Safeguard Scientifics' CEO Discusses Q3 2013 Results - Earnings Call Transcript

Oct. 24, 2013 1:08 PM ETSafeguard Scientifics, Inc. (SFE)
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Safeguard Scientifics, Inc. (NYSE:SFE) Q3 2013 Earnings Conference Call October 24, 2013 9:00 AM ET

Executives

Steve Zarrilli - President & Chief Executive Officer

Jeff McGroarty - Senior Vice President & Chief Financial Officer

John Shave - Vice President, Business Development & Corporate Communications

Analysts

Troy Ward - KBW

Arnie Ursaner - CJS Securities

Jim MacDonald - First Analysis

Paul Knight - Janney Capital Markets

Ed Woo - Ascendiant Capital

Operator

Good morning and welcome to the Safeguard Scientifics, third quarter 2013 financial results conference call. All participants will be in listen-only mode. (Operator Instructions). Please note, this event is being recorded.

I would now like to turn the conference over to John Shave, Vice President, Business Development and Corporate Communications. Please go ahead.

John Shave

Good morning and thank you for joining us for our third quarter 2013 conference call and update. Joining me on today’s call are Steve Zarrilli, Safeguard’s President and Chief Executive Officer; and Jeff McGroarty, Safeguard’s Senior Vice President and Chief Financial Officer.

During today’s call Steve will review highlights of the quarter, as well as other developments at Safeguard and our partner companies. Jeff will then discuss Safeguard’s financial results and strategies. Then we will open the lines to take your questions.

As always, I must remind you that today’s presentation includes forward-looking statements. Relying on some forward-looking statements involve certain risks and uncertainties, including but not limited to the uncertainty of future performance of our partner companies, the risks associated with our acquisition or disposition of interest in partner companies, risks associated with our decisions about the deployment of capital and the effect of regulatory and economic conditions generally, as well as the development of the healthcare and technology markets and other uncertainties that are described in our SEC filings.

During the course of today’s call words such as except, anticipate, believe and intend will be used in our discussion of goals or events in the future. Management cannot be certain that final outcomes will be as described today.

We encourage you to read Safeguard’s filings with the SEC, including our Form 10-K, which describe in detail the risks and uncertainties associated with managing our business. The company does not assume any obligation to update any forward-looking statements made today.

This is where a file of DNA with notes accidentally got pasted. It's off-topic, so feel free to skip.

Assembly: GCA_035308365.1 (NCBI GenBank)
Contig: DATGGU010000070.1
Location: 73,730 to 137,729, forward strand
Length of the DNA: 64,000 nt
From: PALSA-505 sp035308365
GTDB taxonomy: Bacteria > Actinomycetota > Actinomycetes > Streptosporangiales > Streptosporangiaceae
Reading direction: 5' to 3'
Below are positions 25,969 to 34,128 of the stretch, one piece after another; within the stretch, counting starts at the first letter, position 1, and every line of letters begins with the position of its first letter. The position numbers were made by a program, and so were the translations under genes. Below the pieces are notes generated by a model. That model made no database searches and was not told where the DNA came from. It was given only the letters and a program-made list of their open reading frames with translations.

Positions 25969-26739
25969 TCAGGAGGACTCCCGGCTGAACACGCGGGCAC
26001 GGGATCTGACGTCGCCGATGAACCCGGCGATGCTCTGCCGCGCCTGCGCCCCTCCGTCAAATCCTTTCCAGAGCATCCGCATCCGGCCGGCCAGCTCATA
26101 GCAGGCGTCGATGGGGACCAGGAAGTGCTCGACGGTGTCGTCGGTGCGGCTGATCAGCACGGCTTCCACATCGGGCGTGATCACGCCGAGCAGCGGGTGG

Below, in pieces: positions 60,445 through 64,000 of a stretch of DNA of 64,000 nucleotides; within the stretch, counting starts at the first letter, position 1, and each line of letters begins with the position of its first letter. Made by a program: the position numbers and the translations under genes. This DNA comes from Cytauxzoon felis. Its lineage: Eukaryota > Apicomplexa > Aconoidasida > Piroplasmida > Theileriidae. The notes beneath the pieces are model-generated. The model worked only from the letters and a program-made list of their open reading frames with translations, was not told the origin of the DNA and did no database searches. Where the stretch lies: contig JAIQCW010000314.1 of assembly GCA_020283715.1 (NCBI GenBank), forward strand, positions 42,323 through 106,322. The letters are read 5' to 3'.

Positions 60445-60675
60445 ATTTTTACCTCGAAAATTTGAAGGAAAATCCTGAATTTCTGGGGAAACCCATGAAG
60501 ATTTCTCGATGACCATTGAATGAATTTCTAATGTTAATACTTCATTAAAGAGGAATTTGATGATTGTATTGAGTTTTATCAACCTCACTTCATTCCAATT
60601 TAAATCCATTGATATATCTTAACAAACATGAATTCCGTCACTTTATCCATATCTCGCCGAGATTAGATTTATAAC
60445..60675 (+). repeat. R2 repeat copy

Now here is Safeguard’s President and CEO, Steve Zarrilli.

Steve Zarrilli

Thank you and John and thank you all for joining us today for the updated on Safeguard Scientifics and our partner companies. For some of you it will be somewhat of a redundancy since you were at our Investor Day, but we do want to provide an update where possible on our partner company activity.

Safeguard and our partner companies achieved real progress and measurable growth during the third quarter and remain on track to achieve and/or exceed operating, financial and strategic milestones. Focusing consistent execution are vital to the success of our business and we remain encouraged by our parent company’s progress in the aggregate and the gradual improvement of the M&A environment

As a result, subsequent to the quarter we increased 2013 aggregate partner company revenue guidance to a range of $285 million to $295 million, up from our initial revenue guidance of $250 million to $270 million. This range represents a 44% to 49% increase as compared to the $197 million in 2012.

We maintained a disciplined focus on our core business as the key driver for shareholder value. We strived for a greater consistency and the amount of capital deployed and capital realized and we’ll continue to target aggregate cash-on-cash returns at a minimum of two times cost.

We believe that this combination will push our capital under management to a range of $550 million to $700 million by the end of 2015. The continued growth and success of our partner companies will help us to achieve this capital under the management target.

As of today we have not achieved one of our goals for 2013, related to an exit or two regarding our partner companies. The team is still working diligently to potentially achieve this goal before year-end.

As a reminder, we categorize our partner companies by revenue stage. It is important to note that a company does not need to move all the way from the left to the right in order to be an attractive acquisition target. We have had partner companies acquired who were initial revenue companies, as well as expansion stage companies.

The evolution of our partner companies through these stages can make them attractive targets for strategic acquirers, so lets quickly review the stages. Development stage is for pre-revenue businesses that maybe proving their technology through prototype development or beta product versions. Safeguard has one development stage company NuPathe, which is also our only publicly traded partner company today. As of September 30, this stage represented 9% of our total capital deployed in our current partner companies.